Buzz Needs Groups and Events, Deep Integration Into Those Events and Groups
To say just a social stream service is comparable to Facebook would be like saying Notepad is comparable to Windows 7. It’s just not a fair comparison. One is a feature of the other. If Buzz really wants to compete (and I’m not saying they do), they need deep integration into Groups, Events, business Pages, and more. They need the ability for groups of people to all collaborate around a single event, Buzz around it, share it with their friends via Buzz, RSVP via Buzz and Gmail, etc. Google Calendar just doesn’t do this yet.
Groups are another key component. E-mail is too private. They need to enable “Groups” in Buzz that do more than just Buzz. They need to enable sharing of photos, events related to that Group, and encourage communication amongst Group members. They need to put that into a people search enabling you to find old High School friends and acquaintances through them. Google already has some of the basics for this, but I argue they aren’t yet integrated across Google services yet, and are a bit more private an environment than what Facebook encourages. The challenge Google will have is maintaining the “public feel” that Facebook groups and events provide, while maintaining the “silo’d feel” Facebook provides at the same time giving people a sense of security. This will be no easy challenge, and may take a silo’d environment like Orkut to do completely successful.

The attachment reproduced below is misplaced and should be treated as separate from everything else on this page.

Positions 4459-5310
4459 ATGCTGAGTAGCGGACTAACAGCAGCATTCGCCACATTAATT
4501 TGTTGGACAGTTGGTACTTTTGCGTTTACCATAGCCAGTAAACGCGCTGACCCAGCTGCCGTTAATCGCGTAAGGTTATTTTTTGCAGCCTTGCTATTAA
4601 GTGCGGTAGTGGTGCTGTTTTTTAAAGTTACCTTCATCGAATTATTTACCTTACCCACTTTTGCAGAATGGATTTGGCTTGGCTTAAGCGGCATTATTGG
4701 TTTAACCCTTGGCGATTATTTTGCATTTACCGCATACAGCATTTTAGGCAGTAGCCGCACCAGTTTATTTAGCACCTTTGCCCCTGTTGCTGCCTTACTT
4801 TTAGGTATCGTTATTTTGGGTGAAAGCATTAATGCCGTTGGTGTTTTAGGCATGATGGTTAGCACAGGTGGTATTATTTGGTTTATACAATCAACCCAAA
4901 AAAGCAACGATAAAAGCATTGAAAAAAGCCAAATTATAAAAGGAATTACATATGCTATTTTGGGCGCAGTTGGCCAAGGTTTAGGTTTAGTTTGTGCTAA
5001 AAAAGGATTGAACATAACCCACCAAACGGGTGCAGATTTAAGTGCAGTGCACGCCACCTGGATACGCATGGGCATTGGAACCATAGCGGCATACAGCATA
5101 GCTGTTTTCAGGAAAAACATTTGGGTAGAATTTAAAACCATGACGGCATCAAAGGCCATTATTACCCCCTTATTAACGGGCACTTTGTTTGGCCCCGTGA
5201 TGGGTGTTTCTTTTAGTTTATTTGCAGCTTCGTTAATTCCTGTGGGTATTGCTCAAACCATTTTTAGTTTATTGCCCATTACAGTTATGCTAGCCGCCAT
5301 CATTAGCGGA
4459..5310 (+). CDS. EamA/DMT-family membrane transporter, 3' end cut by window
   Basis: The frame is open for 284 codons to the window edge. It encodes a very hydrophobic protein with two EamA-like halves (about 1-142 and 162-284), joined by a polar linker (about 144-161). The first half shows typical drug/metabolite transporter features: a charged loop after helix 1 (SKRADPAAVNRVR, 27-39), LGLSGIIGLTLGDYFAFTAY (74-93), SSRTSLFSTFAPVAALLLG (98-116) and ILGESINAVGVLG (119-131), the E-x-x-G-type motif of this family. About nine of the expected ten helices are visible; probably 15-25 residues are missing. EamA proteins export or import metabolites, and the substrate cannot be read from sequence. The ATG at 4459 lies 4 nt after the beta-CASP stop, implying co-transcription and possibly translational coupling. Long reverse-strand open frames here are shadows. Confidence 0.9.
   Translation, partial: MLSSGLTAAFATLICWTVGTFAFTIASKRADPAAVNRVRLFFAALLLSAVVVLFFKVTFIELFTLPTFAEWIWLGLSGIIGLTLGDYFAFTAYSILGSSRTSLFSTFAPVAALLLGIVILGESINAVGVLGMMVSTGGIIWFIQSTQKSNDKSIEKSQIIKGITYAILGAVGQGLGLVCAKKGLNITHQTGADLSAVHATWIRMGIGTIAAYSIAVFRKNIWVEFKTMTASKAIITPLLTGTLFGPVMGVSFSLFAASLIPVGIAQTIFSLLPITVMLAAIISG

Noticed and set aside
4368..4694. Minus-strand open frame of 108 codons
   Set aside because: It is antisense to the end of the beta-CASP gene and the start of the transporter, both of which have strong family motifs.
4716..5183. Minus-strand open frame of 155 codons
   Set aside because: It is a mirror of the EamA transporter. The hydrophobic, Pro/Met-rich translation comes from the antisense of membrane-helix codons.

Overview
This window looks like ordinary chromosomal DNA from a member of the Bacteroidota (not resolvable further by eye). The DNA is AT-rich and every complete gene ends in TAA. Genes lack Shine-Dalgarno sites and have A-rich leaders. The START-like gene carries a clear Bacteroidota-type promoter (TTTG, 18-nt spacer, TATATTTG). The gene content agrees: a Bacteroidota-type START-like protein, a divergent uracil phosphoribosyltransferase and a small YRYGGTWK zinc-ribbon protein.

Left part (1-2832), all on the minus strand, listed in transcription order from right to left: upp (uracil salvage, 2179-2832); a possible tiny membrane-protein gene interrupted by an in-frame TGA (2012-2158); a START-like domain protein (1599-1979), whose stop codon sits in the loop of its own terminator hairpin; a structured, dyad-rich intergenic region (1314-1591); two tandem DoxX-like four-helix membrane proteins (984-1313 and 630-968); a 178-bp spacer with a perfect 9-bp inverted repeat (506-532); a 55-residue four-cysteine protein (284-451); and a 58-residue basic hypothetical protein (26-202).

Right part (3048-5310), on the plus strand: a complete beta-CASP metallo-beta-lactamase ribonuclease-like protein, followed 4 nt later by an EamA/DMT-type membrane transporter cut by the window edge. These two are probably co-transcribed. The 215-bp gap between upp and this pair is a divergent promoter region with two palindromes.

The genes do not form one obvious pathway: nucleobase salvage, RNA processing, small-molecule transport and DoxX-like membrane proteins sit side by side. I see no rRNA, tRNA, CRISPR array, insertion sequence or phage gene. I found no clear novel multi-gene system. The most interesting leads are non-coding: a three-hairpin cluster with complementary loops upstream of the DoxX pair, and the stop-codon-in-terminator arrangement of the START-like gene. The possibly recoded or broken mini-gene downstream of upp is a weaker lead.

Buzz Needs Better Privacy Controls